The Hamilton Affair: The victor - Outsider revels in triumph over British Establishment

V APPEARED TO be for vaudeville, as Mohamed Al Fayed's appearance in the witness box descended into farce. In the end it was for victory as the Harrods owner scored a famous triumph over the Establishment.

For it was the British Establishment that he will feel he defeated, as well as the totally dejected figure of the former Tory corporate affairs minister, Neil Hamilton.

Despite Mr Justice Morland's view that he was a man whose "appreciation of what is fact and what is fiction and what is truth and what is fantasy is warped", Mr Fayed won. And winning was everything.

An elated Mr Fayed now wants to use the High Court victory to drive his campaign for a British passport. He will not rest content until a Home Secretary comes along who is prepared to give him the one thing he yearns for more than anything else. Despite his breathless business acumen, his ability to mix with the right people, his wealth and his generosity, the prize of a UK passport has eluded him.

Indeed, as some of his evidence during the trial disclosed, Mr Fayed appears to harbour an indelible grudge against Britain or, more precisely, its Establishment, believing that it has turned against him even though he has poured millions into the economy. The death of his son, Dodi, with Diana, Princess of Wales in a car crash in Paris in 1997 did nothing to temper that feeling. If anything, it fuelled it.

After a hearing in Paris, Mr Fayed emerged from the building and publicly accused Frances Shand-Kydd, Diana's mother, of snobbery.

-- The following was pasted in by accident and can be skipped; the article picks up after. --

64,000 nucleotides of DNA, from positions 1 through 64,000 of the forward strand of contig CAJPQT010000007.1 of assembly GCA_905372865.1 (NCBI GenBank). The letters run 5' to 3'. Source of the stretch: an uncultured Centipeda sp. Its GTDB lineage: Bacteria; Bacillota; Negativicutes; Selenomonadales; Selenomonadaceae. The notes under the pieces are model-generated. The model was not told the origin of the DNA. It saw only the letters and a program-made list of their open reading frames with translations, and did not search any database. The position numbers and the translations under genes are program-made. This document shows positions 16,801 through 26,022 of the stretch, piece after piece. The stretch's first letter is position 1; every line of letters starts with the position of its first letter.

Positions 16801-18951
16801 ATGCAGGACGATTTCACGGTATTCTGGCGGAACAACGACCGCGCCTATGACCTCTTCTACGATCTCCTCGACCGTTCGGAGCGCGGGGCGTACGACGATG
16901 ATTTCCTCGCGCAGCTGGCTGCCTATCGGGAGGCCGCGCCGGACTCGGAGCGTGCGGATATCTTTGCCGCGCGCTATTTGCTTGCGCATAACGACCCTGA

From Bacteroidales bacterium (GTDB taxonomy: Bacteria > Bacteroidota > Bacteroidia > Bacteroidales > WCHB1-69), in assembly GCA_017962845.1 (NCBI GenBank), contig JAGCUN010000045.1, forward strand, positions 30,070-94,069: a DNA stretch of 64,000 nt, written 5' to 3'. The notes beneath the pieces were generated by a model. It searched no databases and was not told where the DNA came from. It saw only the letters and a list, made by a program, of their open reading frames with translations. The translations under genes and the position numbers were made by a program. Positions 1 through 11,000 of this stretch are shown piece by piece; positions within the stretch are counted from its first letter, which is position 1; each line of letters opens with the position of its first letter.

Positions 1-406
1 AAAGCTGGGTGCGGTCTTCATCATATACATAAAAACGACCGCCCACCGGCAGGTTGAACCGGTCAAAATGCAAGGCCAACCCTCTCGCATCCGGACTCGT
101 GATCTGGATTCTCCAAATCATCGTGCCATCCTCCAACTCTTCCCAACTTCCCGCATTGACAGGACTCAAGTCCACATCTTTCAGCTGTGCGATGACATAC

During the libel trial, he challenged the Duke of Edinburgh from the witness box to sue him over allegations that he masterminded a plot to murder Diana and Dodi.

Mr Fayed also accused Baroness Thatcher of throwing him "to the dogs" by ordering an inquiry into his takeover of Harrods as part of a conspiracy to "cover up" her son Mark's arms dealings.

The Egyptian enjoys massive wealth and many residences, including a fabulous country estate near Oxted, Surrey, to which he can travel in his Harrods- livery helicopter, as well as a penthouse in Park Lane. It is all a far cry from that humble Alexandria tenement block where he was raised before making his money in the construction industry and through brokerage.

He claims to have given pounds 250,000 to Conservative Party funds and was a guest at Downing Street when Lady Thatcher was in office. During the 1985 sterling crisis, he approached the Sultan of Brunei and persuaded him to keep his money in Britain at a time when others were looking elsewhere.

But despite all this, a British passport has still eluded him.

The people considering his application were those, he alleged, who had vilified him in the Commons years before, during his takeover of the House of Fraser group. Some believe this was the final straw that compelled him to go public about allegations of political impropriety.